Finland is in favour of taking action to prevent the unauthorised movement of asylum seekers within the European Union, says Timo Kurri, the director of immigration at the Ministry of the Interior.
“The EU wants to reduce the unauthorised movement of asylum seekers from one country to another during the asylum process by harmonising decision-making and the conditions in reception centres. Moving from one country to another makes it difficult to process asylum applications,” he writes in a recent blog entry.
Finland needs a swift and controlled generational change in order to take full advantage of its greatest asset, the competences of young people, estimates Reijo Karhinen, the chief executive officer of OP Financial Group.
Karhinen sees similarities between the current buzz around start-ups and the nationalism that arose in the country in the early 1900s.
The National Bureau of Investigation (KRP) has has launched a pre-trial investigation into a campaign to raise funds for children orphaned by the Syrian Civil War.
Helsingin Sanomat reports that the investigation is related to the activities of Rami Adham, a Finnish-Syrian father of six who has received worldwide media attention for his efforts to smuggle toys into the besieged city of Aleppo. The objective of the investigation, the newspaper adds, is to determine whether or not the funds have been donated as intended and whether or not a permit for the fund-raising campaign had been acquired.
YLE is considering downsizing its production department in order to satisfy the requirements imposed by a parliamentary working group assigned to assess the funding and mission of the national broadcasting company.
The working group has stipulated that the broadcasting company must increase its content purchases from independent production companies in Finland and Europe by as much as 35 per cent by 2022.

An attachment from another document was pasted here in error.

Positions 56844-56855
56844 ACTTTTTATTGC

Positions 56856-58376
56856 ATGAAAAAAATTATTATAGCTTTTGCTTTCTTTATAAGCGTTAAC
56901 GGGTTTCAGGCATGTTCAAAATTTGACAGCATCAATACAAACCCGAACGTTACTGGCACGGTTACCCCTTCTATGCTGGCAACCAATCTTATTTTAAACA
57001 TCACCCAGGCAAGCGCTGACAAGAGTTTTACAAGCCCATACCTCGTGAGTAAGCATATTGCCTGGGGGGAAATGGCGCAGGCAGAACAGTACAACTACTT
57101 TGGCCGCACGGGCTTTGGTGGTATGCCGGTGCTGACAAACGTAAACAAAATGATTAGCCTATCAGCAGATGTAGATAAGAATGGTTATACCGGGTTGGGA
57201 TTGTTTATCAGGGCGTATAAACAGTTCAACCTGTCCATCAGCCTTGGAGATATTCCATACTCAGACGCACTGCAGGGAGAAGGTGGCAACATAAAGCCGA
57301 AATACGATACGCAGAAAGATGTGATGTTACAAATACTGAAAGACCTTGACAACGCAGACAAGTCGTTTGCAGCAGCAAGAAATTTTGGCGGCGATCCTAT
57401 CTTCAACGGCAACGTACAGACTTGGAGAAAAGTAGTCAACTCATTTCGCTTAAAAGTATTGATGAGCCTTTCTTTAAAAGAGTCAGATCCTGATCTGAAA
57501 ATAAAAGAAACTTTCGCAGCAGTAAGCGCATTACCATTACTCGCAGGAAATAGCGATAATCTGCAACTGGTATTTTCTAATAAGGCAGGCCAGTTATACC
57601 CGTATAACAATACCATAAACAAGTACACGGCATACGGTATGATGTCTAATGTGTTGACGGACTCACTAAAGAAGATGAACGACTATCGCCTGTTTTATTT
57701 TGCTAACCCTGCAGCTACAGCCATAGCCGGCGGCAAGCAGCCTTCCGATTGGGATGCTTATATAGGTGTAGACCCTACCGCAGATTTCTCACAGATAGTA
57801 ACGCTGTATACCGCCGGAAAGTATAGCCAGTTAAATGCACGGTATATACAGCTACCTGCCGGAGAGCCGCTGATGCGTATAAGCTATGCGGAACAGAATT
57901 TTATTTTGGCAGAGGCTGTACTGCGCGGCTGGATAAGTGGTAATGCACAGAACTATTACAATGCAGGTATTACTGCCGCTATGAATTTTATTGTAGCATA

Anna Kontula (Left Alliance) has voiced her concerns about the reluctance of trade unions to keep step with the times.
“The trade union movement has strongly profiled itself as a defender of ideas and structures that will lead to chaos in the long term. This is evident, for example, in the debate about [statutory] minimum wages that are opposed by the trade union movement,” she stated in a seminar last week.
The Finnish Government will have no choice but to consider introducing additional spending cuts in its framework session next spring unless the employment situation takes a turn for the better, estimates Petteri Orpo (NCP), the Minister of Finance.
“If the employment situation doesn't improve enough, we have to reverse the debt trend with spending cuts,” he said in an interview on YLE Radio 1 on Thursday.
Finland is moving ahead with its plan to levy a tax on sugary foods and beverages despite fierce opposition from the Finnish Food and Drinks Industries' Federation (ETL).
The Social Affairs and Health Committee of the Finnish Parliament announced yesterday its unanimous support for designing a new health-based tax on foods and beverages, demanding that the preparatory legislative work be started without delay.
Liisa Jaakonsaari (SDP), a Member of the European Parliament, has questioned the assurances given by Prime Minister Juha Sipilä that human rights remain a priority of the armament export policy of the Finnish Government.
Helsingin Sanomat reported yesterday that domestic armament manufacturers have exported sniper rifles to a number of countries involved in the Yemeni Civil War with the permission of the Government. The Government, the newspaper added, has also granted permits for the exports of armaments to dictatorships in Central Asia, representing a clear deviation from its previous export policy.
Heikki Pursiainen, the director of Libera, has questioned the necessity of disbursing generous, earnings-related parental benefits to high-income families.
“Parental benefits are heavily based on earnings. For example, a mother earning 5,000 euros a month as an engineer will receive over 4,000 euros a month in maternity allowances for the first few months and then almost 3,000 euros [a month] in maternity and parental allowances for the next eight months,” he writes on the website of the think tank.
Syria's ongoing conflict has exposed the weaknesses of the international community, says Prime Minister Juha Sipilä (Centre).
“The senseless bombings of civilians and children continue and no one is able to do a thing. One has to ask how something like this is even possible in 2016,” he stated in his speech at an event organised by the Finnish Club on Tuesday.